January 13, 2011 Slideshows » A&E

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Rummaging through ATL museums' permanent collections 

Cinqué Hicks
"KIM" succeeds against all odds. The early modernist trick of quoting African masks was just about exhausted by 1950. But "KIM" comes along 30 years after that, and proves that old techniques can look fresh and current. The work ignites every cultural reference cut and pasted onto its fevered surface. Unassuming yet commanding, "KIM" pulsates with life.
Peter Harholdt/© El Anatsui
"Taago" stitches together painting, sculpture and textile work into a unified visual moment. El Anatsui reconsiders West African fabric motifs by winking at postwar abstraction and throwing the push and pull of painting into a third dimension.
© Michael C. Carlos Museum, Emory University. Photo by Bruce M. White, 2005
Modernism made it impossible for us to imagine time moving in any direction other than forward. But the heartbreaking beauty of these pottery fragments reminds me that time is pitted with wormholes and singularities where multiple horizons converge. The sensitive lines of a foreshortened foot, the tragic weight on the heel of a hand — the battle of gods and giants depicted on this busted up red-figure vase had already outwitted Michelangelo and Caravaggio centuries before they were born.
Courtesy High Museum of Art
Guilty pleasures. Every time I'm at the High I get an eyeful of pretty from the museum's collection of Gilded Age furniture. A preferred choice of America's robber barons of the late 19th century, interior designers the Herter Brothers translated all that industrial capital squeezed out of coal miners and railroad workers into gorgeous high style. This cabinet of ebonized cherry and gilt foil nearly charms the Marxist right out of me.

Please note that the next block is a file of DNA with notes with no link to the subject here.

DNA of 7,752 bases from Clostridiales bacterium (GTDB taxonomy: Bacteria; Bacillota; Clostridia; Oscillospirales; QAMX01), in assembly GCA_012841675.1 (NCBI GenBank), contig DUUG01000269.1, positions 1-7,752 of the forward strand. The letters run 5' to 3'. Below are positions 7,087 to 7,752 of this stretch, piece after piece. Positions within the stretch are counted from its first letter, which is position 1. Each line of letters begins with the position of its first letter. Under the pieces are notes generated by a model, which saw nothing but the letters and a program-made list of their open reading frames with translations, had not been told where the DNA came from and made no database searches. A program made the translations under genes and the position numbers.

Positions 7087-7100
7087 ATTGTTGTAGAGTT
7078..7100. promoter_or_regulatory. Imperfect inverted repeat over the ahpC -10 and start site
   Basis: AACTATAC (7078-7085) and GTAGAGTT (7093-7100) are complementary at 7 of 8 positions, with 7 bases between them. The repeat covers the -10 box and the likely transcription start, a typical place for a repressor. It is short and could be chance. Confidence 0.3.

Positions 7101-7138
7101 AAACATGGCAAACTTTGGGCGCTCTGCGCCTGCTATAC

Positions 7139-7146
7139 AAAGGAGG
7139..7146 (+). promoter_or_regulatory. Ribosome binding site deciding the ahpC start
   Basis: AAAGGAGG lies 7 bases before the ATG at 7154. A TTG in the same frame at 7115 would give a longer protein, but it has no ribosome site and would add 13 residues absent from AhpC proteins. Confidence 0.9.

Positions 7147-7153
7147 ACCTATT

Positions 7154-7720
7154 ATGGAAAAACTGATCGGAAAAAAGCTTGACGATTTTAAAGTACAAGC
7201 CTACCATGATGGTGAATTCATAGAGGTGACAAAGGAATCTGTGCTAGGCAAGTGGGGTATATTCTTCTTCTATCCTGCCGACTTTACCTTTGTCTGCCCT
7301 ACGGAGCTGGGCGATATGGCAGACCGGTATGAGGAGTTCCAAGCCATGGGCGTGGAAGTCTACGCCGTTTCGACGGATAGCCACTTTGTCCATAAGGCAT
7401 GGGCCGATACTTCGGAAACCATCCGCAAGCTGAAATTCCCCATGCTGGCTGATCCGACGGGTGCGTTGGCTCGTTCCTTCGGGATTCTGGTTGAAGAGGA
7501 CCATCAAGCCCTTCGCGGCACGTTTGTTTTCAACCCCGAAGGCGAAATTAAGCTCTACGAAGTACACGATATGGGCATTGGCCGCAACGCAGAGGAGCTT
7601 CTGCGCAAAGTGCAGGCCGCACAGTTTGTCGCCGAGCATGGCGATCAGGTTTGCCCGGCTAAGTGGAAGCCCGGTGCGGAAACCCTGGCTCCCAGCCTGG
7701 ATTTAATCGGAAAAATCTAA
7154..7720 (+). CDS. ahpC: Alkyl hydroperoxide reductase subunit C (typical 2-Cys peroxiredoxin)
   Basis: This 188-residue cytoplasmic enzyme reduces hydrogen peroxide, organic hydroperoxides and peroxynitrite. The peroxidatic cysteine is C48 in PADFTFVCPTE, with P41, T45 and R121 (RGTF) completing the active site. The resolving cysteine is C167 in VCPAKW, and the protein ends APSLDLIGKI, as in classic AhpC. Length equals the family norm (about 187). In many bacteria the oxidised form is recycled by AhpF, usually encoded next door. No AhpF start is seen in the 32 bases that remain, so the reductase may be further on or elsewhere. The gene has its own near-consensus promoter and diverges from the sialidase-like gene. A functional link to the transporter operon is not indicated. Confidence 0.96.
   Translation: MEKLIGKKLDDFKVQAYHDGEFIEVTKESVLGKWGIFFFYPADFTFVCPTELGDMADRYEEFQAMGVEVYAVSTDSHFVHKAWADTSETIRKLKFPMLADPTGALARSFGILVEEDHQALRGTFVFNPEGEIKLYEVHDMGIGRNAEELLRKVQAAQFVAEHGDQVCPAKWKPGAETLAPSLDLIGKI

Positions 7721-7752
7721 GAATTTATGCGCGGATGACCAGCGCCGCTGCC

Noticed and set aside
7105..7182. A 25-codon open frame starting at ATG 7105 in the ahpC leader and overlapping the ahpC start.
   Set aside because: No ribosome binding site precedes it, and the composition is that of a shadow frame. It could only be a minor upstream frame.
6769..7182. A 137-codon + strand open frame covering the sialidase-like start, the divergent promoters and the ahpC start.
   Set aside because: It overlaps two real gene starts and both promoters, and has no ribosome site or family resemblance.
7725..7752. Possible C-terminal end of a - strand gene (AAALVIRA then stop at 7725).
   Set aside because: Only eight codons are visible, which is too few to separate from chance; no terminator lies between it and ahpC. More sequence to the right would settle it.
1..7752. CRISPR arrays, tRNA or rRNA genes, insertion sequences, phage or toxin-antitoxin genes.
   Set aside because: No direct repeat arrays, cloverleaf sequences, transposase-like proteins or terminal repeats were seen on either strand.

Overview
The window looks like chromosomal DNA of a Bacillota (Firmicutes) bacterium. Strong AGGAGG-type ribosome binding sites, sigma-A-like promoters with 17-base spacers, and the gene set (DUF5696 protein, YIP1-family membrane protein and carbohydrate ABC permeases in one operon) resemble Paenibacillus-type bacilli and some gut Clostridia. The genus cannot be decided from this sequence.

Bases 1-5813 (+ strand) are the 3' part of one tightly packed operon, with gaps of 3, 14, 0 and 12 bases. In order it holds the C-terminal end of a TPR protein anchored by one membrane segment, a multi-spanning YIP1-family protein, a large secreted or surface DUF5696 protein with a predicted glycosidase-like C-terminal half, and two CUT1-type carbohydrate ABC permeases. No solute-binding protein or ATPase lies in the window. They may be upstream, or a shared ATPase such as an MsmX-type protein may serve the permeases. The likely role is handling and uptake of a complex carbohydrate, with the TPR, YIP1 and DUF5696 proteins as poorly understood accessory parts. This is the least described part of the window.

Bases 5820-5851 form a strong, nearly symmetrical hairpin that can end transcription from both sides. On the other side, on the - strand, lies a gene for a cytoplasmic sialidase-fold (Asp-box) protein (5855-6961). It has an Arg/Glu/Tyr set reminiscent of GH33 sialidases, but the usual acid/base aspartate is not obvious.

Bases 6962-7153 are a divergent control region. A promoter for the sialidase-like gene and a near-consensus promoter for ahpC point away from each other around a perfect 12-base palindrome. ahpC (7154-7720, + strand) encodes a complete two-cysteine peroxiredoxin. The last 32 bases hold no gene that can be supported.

Hyperion327/Flickr
Anselm Kiefer's epic contemplation of the stars and the earth is a lesson in how to be brought up short; a tutorial in how incomprehensible it is to be alive.
Courtesy MOCA GA
Lucinda Bunnen's decontextualized portrait explodes in every possible emotional direction. Resonating anxiety and joy, loneliness and love, "Molly" basks in contradiction just as it basks in its hard, bright light and inky, black depths.
Courtesy Clark Atlanta University Art Collections
In 1963, the Rev. Martin Luther King Jr. delivered his "I Have a Dream" speech; Sam Cooke recorded "A Change is Gonna Come"; and Gregory Ridley Jr. painted this fiercely optimistic urban landscape. The light leaping from water and air and the vigor of the color and brushstrokes defy you not to believe in the human effort to make the world better.
Courtesy Spelman College Museum of Fine Art
Hale Woodruff's painting got better and better as it dissolved into abstraction. "Four Figurations" stands with one foot in the world of human figures and the other in the world of abstract forms. Created near the apex of his achievements, the fearless urgency of the brushstrokes in "Four Figurations" bursts with light.
Courtesy MOCA GA
Larry Jens Anderson evens the score for every queer kid who felt desperately out of place in one of America's bastions of heterosexual normalcy: the Scouts. Anderson uses humor to catapult us to an alternate universe where being different earns you praise instead of pain.
Huismus/Flickr
This one's easy to miss. A small, quiet work by one of the most progressive and experimental of the American impressionists, "Along the River, Winter" shuts out the rest of the world whenever I encounter it.
Bruce M. White, 2009/© Michael C. Carlos Museum, Emory University
This woman's stoic face is a peek into history back to another empire obsessed with hard work and pragmatism.
Courtesy MOCA GA
Cheryl Goldsleger dissects architecture, inverts it and makes it sublime.
Courtesy MOCA GA
The psychedelic abandon in this painting plunges to the heart of Don Quixote's fiction-fueled acid trip.
Courtesy MOCA GA
So weird. So tortured. So fantastic.
Courtesy High Museum of Art
Magnificent. Fred Wilson's sculpture proves that it's not how broad the palette is, it's how deep.
Courtesy Clark Atlanta University Art Collections
Kevin Sipp meditates on bridging continents; sound collage meets cut-and-paste sculpture.
2/16
Peter Harholdt/© El Anatsui
"Taago" stitches together painting, sculpture and textile work into a unified visual moment. El Anatsui reconsiders West African fabric motifs by winking at postwar abstraction and throwing the push and pull of painting into a third dimension.
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